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Collaborate To Survive The Pandemic

Written by CMG News Contributor, Doug Carleton

Collaboration can be defined as a working practice whereby individuals work together for a common purpose or to achieve a business benefit. As the economy begins to slow again, anything that offers benefits could be welcome, and collaboration may be one of them.

The initial excitement over having the vaccines – which is truly a remarkable feat of science, is beginning to bump into a few realities. None of these are disastrous, but they will assuredly slow the distribution of the vaccine to the public. For example, the government didn’t order as many vaccines as it could have, so it’s going to push the number of vaccinations a little farther out into the spring. There is a substantial segment of the population that will not take the vaccine until it has proven itself safe as well as a large number who say they will not take it at all. When you see a bold headline at the top of page A8 of last Thursday’s Wall Street Journal saying “Doctors Say Side Effects Are Possible,” with news of some side effects that have appeared already in England and are all over the internet, it may give a few more people pause. Which, in turn, could slow the adoption of the vaccine.

There is no question that the economy is recovering and that the future is bright, and as I have pointed out before, there is an enormous amount of cash building up in people’s pockets desperate to be spent. Yet, many small businesses operate on very tight margins and have limited cash reserves or access to credit and loans. So every day that someone is not buying because of vaccines not getting to them as fast as hoped may be that last day that the small business can survive before it runs out of cash.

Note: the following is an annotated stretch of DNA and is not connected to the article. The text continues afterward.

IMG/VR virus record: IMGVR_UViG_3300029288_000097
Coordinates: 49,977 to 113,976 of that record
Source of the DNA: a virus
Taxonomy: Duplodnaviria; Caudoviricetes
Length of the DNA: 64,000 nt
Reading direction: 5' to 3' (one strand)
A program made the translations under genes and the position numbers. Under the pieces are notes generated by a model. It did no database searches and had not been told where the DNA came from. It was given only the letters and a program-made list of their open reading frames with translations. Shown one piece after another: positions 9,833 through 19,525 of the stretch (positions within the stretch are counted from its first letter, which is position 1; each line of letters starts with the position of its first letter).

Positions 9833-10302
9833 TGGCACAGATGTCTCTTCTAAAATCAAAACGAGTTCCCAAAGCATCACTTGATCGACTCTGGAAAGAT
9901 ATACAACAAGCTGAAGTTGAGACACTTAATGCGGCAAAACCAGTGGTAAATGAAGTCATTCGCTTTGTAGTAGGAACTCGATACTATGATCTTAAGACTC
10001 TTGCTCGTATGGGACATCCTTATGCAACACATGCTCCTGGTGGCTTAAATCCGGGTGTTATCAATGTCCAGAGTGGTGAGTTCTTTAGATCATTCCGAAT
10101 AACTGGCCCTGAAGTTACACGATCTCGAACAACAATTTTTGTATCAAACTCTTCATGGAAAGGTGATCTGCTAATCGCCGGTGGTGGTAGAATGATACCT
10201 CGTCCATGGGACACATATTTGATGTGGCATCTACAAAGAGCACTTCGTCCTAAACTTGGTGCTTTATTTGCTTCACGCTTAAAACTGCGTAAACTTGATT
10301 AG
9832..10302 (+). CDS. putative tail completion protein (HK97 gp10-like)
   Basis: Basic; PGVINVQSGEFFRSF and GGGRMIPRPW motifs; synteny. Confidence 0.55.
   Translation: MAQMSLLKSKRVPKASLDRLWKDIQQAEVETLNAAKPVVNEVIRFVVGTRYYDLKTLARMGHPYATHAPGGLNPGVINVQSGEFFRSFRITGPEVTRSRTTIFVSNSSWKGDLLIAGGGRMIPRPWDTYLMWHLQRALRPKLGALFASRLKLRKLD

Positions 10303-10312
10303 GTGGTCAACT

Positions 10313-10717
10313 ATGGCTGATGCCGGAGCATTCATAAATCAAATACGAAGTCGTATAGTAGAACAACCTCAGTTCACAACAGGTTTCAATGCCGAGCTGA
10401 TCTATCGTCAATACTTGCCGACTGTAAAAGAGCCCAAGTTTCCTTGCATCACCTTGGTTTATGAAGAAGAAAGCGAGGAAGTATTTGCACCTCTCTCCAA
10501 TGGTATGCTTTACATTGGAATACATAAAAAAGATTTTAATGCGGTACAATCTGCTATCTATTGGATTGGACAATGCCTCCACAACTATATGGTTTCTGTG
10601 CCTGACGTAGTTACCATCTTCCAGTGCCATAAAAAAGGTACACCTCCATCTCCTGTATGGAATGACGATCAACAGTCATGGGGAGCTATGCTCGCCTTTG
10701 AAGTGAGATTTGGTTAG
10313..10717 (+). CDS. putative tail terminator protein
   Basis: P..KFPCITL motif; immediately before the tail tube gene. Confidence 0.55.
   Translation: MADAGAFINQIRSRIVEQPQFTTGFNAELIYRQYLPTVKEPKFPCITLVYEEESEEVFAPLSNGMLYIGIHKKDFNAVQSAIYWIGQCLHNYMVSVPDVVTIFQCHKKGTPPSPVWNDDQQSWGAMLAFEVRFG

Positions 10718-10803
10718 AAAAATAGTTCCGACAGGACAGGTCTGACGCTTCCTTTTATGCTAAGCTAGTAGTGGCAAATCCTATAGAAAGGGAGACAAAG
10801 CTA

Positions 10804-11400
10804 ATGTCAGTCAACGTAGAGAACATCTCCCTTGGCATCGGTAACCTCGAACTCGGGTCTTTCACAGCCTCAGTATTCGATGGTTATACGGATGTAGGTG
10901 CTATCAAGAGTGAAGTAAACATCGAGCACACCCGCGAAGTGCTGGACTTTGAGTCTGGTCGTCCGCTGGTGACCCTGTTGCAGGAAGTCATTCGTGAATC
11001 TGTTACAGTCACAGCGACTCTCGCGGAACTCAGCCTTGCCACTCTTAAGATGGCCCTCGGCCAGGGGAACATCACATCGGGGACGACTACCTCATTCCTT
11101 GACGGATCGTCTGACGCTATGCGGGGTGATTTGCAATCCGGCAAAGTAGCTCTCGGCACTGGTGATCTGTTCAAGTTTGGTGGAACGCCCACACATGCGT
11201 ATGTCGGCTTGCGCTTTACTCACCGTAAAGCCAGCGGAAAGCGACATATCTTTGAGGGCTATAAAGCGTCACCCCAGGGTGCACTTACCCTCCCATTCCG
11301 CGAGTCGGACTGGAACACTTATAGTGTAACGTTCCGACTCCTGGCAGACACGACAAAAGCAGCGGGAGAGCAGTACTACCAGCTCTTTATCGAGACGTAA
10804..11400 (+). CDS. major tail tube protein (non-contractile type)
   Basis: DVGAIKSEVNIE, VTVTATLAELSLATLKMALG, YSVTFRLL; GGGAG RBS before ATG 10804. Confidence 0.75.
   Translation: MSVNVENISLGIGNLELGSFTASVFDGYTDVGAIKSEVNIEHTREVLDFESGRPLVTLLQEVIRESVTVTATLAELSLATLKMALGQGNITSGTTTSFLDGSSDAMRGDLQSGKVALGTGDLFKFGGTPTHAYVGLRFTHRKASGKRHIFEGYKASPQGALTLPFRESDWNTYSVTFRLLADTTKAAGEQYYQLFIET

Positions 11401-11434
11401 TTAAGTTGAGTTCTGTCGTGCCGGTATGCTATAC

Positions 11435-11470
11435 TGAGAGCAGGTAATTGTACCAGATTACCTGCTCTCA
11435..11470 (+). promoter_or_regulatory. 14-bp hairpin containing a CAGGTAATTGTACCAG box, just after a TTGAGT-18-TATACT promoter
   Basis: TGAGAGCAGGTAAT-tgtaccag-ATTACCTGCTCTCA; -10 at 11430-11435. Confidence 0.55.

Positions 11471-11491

So maybe a collaboration with another business in some form may be something to consider. It could create new customer opportunities or opportunities for cost savings, such as sharing rent in a space that the collaborating partner may have in excess but is still paying rent on because they have had to downsize. Or a restaurant suffering from the reduced capacity but with kitchen facilities that could be used by a producer of some other food product. Large companies could play a role in supporting small suppliers or customers. One perfect example on a national and global scale is the production of vaccines. The government either guaranteed to buy or signed agreements to buy large quantities of the vaccine. Pfizer and Moderna knew that there was demand, but would they have moved as fast without guaranteed sales? On a more local level, a large company might give a small supplier a contract to buy X amount of a product that they are already using in their supply chain but only buy when they need it. This would give the small business something firm, a contract, to take to the bank to look for working capital.

So collaboration might be just one more possible tool to carry you through until business starts to improve, but it could also mean new growth opportunities.


This blog entry is a slightly edited excerpt from Doug Carleton's 'The Daily Life Of A Small Business Owner' series. Doug was a mentor with SCORE, Startup Virginia, and Lighthouse Labs, and has 25+ years of experience in small business finance including 12 years in SBA lending. To contact Doug directly, please email him at


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